PRESS RELEASE 12.12.2011
”Fortum has long been developing energy solutions for the solar economy, solutions like smart grids, the energy efficiency of electricity production, new residential and transportation solutions, and the know-how required for wave power. In terms of the solar economy, we are more clearly moving from the research and development phase to the commercialisation of solutions,” commented Fortum’s Anne Brunila, Executive Vice President, Corporate Relations and Sustainability on 8 December 2011, at the Solar economy seminar, arranged by TEKES (Finnish Funding Agency for Technology and Innovation) in Helsinki.
Energy from the sun can be utilised either directly, as solar electricity and heat, or indirectly, as hydro, wave, wind and bioenergy, and geothermal heat. Solar energy technologies are advancing quickly, and the use of solar energy is already cost-efficient in small-scale solutions in countries that have plenty of sunshine. Fortum has several solar energy demonstration and research projects under way to tap into its enormous potential.
”Fortum is moving from the research-only phase to priming for actual commercial operations in direct solar energy. Inexhaustible, renewable and emissions-free solar energy will play a significant role in tomorrow’s electricity and heat production. That is why we got off to an early start in its commercial development. The learning curve for solar energy-related technologies has been steep in recent years, and technological breakthroughs can be expected in this area,” Brunila said.
”Energy must be both produced and consumed in a smart manner. The growth in the share of renewable energy will boost the need for long-term storage of electricity and additional regulating capacity. In this respect, hydropower offers very good opportunities as part of the solar economy. Energy producers and consumers will also need smart grids, meaning, for instance, technologies for the two-way transmission of electricity from the grid to the consumer and from the consumer back to the grid.”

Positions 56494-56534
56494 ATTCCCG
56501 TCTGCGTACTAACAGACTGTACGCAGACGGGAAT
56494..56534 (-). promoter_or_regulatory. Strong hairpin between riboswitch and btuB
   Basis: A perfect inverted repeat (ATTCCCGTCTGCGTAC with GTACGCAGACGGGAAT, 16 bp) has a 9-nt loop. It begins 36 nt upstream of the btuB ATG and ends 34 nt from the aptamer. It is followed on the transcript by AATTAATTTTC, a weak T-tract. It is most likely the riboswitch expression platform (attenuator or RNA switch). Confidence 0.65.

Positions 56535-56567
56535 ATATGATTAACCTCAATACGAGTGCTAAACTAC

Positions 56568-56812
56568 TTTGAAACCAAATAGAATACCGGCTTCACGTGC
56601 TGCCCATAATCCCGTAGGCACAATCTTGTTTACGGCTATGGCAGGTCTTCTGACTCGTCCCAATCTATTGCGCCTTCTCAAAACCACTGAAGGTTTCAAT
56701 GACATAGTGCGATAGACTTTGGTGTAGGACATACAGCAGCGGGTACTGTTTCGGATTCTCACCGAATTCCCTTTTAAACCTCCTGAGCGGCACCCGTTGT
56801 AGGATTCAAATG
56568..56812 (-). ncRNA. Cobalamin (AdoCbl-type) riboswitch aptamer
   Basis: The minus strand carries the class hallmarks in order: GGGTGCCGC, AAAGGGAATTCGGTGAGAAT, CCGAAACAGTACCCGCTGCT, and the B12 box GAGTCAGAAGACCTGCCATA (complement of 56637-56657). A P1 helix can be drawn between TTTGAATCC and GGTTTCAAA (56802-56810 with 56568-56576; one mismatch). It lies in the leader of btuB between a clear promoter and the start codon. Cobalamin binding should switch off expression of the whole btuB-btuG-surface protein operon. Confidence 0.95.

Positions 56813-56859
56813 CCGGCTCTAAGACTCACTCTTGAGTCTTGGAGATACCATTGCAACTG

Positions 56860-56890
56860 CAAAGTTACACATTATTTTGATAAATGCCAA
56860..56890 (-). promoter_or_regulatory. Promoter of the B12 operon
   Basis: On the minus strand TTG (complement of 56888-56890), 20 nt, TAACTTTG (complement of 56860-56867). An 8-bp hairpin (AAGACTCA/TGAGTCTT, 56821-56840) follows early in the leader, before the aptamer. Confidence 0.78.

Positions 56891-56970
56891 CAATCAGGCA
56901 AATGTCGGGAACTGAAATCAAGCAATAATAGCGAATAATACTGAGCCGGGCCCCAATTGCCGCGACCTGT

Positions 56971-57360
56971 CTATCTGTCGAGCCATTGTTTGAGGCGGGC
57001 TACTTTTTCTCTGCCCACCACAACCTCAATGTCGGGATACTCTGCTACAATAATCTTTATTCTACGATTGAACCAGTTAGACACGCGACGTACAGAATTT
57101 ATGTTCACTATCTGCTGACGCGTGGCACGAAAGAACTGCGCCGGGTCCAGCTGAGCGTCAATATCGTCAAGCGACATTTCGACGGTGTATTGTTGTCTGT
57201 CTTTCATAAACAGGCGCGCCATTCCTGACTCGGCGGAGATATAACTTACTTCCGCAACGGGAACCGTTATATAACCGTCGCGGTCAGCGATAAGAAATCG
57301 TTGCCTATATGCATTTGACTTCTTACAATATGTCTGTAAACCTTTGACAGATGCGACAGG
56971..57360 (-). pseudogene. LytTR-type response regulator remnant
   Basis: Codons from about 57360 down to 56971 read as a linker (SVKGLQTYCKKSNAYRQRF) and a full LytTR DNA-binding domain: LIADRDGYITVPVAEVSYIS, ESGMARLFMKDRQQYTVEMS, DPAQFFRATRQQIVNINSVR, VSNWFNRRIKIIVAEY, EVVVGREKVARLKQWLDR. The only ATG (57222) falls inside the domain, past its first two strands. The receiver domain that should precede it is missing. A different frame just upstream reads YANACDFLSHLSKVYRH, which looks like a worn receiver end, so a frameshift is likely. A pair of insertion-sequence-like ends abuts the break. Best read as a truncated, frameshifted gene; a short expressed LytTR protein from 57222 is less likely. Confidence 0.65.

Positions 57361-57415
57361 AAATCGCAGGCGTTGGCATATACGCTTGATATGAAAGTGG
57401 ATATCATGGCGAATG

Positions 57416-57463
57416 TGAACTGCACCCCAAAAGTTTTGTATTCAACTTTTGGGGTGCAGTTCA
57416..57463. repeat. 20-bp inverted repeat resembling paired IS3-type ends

”To an increasing extent, electricity consumers will also become electricity producers. When consumers adjust their own electricity consumption from the most expensive peak consumption periods to the more economical periods, the need for expensive reserve power decreases. Smart grids will allow consumers to sell their surplus electricity back to the grid. Technologies to combine the small streams from distributed energy production units into the large-scale electricity currents must also be developed.”
”The factors driving the transition from fossil fuels to a solar economy-based energy system are known: as the global demand for energy – and particularly electricity consumption – is rapidly growing, the mitigation of climate change is becoming an increasingly acute issue. Population growth will intensify competition for exhaustible natural resources, and therefore the use of limited resources and energy systems must be made more efficient,” Brunila said.
Anne Brunila, Executive Vice President, Corporate Relations and Sustainability, Fortum Corporation, Tel. +358 (0)10 4511